Lots of up-to-the-minute topical stuff of the sort that Spooks justifiably prides itself on this week.
The story is that the UK is temporarily, secretly bankrupt and needs money pronto before anyone finds out. Harry’s pal the Home Secretary wants to seize the readies from a crooked bank used by mobsters, terrorists and this season’s big conspiracy group, the legendary “people who were at the meeting in Basel.” To do that, they need to show the cash comes from illegal sources and to do that, they need account numbers. What? Account numbers?
No, me neither. But like the best episodes of Spooks, it works best if you don’t think about it too hard. Once you just accept that, ok, they need account numbers and ok, Baisley, the guy who’s supposed to supply them is not actually playing it for laughs, he’s meant to be serious, the episode is pretty great; almost entirely thanks to Ros.
Her desperate quest to find the slippery Baisley, stop the Terminator-like assassins trying to kill him, and keep hold of him long enough to persuade him to give up the account numbers is fantastically played out, with Hermione Norris again proving her worth. Despite Harry and Ruth’s worries that she’s not over Jo’s death (of course she’s not – it’s been three weeks, guys, not three years), any psychological trauma Ros may be suffering only seems to sharpen both her skills and her lines. She’s on fantastic form firing out magnificently dismissive put-downs to anyone and everyone, friend or foe; eg Harry’s “Saving Baisley won’t bring Jo back” is met with “No. But it’ll be nice for Baisley though.” (Ha!) while CIA Blondie’s protest that the new US Administration don’t do torture any more elicits a sardonic “Oh yeah, got hybrid cars and everything now.” (Ha! again.)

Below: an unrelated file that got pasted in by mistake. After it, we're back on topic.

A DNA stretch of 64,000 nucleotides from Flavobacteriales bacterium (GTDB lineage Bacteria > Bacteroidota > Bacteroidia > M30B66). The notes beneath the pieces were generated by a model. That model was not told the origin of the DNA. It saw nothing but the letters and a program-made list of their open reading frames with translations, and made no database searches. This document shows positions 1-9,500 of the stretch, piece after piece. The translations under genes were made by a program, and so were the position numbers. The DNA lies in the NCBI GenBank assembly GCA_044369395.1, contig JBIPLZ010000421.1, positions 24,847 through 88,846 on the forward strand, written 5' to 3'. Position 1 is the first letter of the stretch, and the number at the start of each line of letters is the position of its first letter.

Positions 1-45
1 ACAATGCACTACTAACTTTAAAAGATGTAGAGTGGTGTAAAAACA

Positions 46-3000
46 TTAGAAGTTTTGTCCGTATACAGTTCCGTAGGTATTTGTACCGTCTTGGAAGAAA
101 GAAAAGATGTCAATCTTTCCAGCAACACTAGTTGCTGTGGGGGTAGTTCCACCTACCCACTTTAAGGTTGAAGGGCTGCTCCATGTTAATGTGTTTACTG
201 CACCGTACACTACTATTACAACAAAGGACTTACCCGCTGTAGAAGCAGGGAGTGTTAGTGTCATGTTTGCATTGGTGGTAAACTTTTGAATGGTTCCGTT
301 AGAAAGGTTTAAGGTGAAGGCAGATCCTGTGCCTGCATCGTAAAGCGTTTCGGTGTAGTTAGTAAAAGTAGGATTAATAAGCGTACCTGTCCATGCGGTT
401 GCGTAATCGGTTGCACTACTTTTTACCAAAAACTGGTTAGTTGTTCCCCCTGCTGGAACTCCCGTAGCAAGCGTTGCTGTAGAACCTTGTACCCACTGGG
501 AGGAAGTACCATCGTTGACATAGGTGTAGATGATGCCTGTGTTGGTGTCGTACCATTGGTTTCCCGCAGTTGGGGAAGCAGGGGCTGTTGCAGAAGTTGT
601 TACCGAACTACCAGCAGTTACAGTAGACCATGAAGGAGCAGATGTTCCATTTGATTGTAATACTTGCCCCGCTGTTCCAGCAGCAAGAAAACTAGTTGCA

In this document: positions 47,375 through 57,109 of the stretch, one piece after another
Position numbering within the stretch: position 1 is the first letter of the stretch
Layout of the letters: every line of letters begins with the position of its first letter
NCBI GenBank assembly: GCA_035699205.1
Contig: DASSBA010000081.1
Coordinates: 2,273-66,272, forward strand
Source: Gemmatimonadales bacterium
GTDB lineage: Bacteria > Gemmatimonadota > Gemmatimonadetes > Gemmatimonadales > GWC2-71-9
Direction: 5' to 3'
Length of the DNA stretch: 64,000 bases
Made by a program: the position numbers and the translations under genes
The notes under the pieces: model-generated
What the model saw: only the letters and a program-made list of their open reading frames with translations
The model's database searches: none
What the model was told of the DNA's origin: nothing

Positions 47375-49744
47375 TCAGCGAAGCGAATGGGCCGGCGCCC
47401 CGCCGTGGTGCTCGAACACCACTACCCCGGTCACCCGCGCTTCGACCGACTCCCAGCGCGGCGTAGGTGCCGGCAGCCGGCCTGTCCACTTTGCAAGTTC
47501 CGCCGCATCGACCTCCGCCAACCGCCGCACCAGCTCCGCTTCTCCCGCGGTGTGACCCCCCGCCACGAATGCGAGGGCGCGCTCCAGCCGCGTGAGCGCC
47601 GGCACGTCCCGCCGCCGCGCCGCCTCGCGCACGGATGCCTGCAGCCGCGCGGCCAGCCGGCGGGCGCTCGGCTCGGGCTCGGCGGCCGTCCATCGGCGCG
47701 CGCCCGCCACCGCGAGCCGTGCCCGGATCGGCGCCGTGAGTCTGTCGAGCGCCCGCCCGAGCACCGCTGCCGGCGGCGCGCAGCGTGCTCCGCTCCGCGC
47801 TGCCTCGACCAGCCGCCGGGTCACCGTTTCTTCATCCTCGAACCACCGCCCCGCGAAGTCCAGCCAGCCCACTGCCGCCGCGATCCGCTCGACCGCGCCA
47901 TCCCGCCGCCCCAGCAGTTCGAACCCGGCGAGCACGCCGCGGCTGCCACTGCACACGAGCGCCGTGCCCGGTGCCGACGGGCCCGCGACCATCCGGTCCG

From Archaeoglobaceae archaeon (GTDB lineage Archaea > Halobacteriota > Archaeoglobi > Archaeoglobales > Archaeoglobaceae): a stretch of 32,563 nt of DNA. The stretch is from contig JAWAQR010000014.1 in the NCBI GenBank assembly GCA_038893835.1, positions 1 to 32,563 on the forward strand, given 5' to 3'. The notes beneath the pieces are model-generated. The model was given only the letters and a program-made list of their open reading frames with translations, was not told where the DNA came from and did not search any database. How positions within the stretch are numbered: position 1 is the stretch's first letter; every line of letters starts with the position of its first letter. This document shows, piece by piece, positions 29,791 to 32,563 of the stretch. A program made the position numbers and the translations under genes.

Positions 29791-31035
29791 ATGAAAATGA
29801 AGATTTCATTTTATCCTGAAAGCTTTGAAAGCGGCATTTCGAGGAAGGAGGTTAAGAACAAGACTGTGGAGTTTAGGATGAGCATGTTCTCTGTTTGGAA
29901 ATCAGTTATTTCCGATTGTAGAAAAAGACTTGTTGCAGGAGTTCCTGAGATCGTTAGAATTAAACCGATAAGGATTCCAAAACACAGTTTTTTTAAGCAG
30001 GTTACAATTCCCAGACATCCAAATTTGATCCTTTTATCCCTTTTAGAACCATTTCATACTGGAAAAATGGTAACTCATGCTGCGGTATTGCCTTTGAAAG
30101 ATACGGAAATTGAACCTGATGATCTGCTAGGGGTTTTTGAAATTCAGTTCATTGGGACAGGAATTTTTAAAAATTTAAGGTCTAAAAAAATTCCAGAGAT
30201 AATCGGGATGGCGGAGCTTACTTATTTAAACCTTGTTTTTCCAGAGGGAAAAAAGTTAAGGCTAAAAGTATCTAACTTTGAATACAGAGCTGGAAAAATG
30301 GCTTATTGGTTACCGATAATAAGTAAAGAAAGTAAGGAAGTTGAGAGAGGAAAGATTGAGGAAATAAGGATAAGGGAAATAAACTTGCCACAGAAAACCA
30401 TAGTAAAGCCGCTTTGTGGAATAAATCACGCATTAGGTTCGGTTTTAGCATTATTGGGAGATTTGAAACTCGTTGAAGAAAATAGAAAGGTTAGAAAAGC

There are a few things that take the shine off the episode slightly, though. For one, despite all the work put in by Richard Armitage and Genevieve O’Reilly, I’m still not at all convinced by Lucas’ romance with Blondie – she’s so smug and self-satisfied that I struggle to see why anyone would like her, let alone love her – which is unfortunate given the big emotional scenes revolving around it this week. And Ruth is a bit of a spare part in the story as well, aside from cropping up every few minutes in an Elena Delgado-type fashion to tell Harry “There’s something (of massive import to the plot) I need to tell you.” Can they not get her out in the field a bit for a change? They are a bit short-staffed…
However, I don’t want to be too harsh on what was a super piece of tv. With both a high body count and a high emotional one, this was often chilling, sometimes moving, but always compelling. Good work.